Monday, 2 May 2011

Howl


Allen Ginsberg was one of the most important poets of the 20th century. As a beatnik of the 1950s, his controversial poems challenged conformity, industrialization and dehumanization way ahead of his time. Howl is the name of his most famous poem, published in 1955. Two years later, the publisher was taken to court for violating obscenity laws. Howl, the film, takes us through that famous trial while giving us an insight into Ginsberg and letting us hear Howl for ourselves.


I love poetry but I have never been at ease with it, mainly because I like to understand what I am reading and many poems make that a challenging process. There are parts of Howl, the poem, that are fairly easy to understand; other parts are very obscure. And that’s why I enjoyed Howl, the film, so much. As James Franco, who plays Ginsberg, reads pieces of the poem throughout the film, we are treated to marvellous animation sequences which help people like me, who are more visually-oriented (even though I’m a writer - go figure), get a stronger grasp on what we are hearing. Strangely enough, this aspect of the film is what critics liked the least.


I happen to love the animation, but not everything about Howl works as well for me. Howl is not a typical film, not even a typical indie film. The courtroom scenes are fairly straight forward and, while not outstanding, they are done well enough, with some good acting from a strong cast (Jon Hamm and David Strathairn play the opposing lawyers and Bob Balaban is the judge; witnesses include Jeff Daniels and Mary-Louise Parker). Then there is a documentary part of the film, with Franco being interviewed as Ginsberg at the time of the trial. That is my favourite part and where I think Franco does his best work. Another part has Ginsberg reading his poem to some young adults in a bar. That works less well for me. A final part shows Ginsberg in the process of writing Howl and introduces us to the men in his life (Ginsberg was gay). This also doesn’t work as well for me, leaving me somewhat bored and without a clear sense of Ginsberg’s life and loves. But these five parts are woven together in an original and generally entertaining fashion.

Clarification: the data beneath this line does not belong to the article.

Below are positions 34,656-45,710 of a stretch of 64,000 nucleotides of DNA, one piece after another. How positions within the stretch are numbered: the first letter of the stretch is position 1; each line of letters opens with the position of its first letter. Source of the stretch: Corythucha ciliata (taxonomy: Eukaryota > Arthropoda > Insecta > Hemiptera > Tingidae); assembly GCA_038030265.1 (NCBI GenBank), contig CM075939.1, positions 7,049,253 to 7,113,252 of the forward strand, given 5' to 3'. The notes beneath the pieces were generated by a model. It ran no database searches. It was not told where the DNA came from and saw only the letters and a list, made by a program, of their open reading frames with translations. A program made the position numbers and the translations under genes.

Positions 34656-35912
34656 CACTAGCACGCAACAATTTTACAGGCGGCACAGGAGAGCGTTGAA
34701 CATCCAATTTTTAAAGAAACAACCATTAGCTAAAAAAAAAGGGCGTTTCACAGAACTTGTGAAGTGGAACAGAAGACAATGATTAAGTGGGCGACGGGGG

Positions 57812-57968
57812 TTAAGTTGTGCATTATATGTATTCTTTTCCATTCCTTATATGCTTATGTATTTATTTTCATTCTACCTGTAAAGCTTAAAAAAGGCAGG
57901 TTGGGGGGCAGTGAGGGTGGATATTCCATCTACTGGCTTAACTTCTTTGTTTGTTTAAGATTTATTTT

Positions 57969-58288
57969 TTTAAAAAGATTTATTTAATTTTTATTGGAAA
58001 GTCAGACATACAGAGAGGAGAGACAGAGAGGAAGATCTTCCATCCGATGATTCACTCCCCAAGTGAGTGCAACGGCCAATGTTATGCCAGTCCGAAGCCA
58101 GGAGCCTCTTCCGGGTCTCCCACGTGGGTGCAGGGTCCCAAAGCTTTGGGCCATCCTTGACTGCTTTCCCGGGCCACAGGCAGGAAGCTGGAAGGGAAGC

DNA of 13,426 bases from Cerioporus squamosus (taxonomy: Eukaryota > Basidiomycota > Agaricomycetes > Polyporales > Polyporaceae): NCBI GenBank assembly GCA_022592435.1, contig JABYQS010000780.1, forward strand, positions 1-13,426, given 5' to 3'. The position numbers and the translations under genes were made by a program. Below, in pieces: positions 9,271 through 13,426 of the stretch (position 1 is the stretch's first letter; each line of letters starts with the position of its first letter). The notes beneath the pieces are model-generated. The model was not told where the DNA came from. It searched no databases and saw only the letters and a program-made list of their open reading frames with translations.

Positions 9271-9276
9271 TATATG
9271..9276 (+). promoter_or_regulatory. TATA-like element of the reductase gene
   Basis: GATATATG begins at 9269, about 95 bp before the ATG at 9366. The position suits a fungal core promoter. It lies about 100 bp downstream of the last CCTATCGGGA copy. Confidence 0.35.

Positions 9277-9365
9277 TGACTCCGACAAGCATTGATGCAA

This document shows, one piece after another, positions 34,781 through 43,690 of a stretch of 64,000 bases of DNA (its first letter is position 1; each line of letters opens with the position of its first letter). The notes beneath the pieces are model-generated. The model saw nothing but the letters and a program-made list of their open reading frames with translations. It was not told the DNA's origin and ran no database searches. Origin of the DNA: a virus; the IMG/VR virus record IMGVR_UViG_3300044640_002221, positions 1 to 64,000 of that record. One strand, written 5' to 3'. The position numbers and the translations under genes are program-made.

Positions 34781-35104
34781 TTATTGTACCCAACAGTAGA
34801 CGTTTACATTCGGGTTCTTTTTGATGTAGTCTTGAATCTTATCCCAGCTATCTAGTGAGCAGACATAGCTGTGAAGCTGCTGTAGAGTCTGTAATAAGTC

Howl was written, directed and produced by Rob Epstein and Jeffrey Friedman and they are to be commended for making such an original and imaginative film about an important man and an important poem, a poem that is all about being willing to express who we are, and what we want to say, openly and honestly. In many ways, thanks to people like Ginsberg, we’ve come a long way with this since 1955. But nowhere near far enough. Howl gets a very solid ***. My mug is up.

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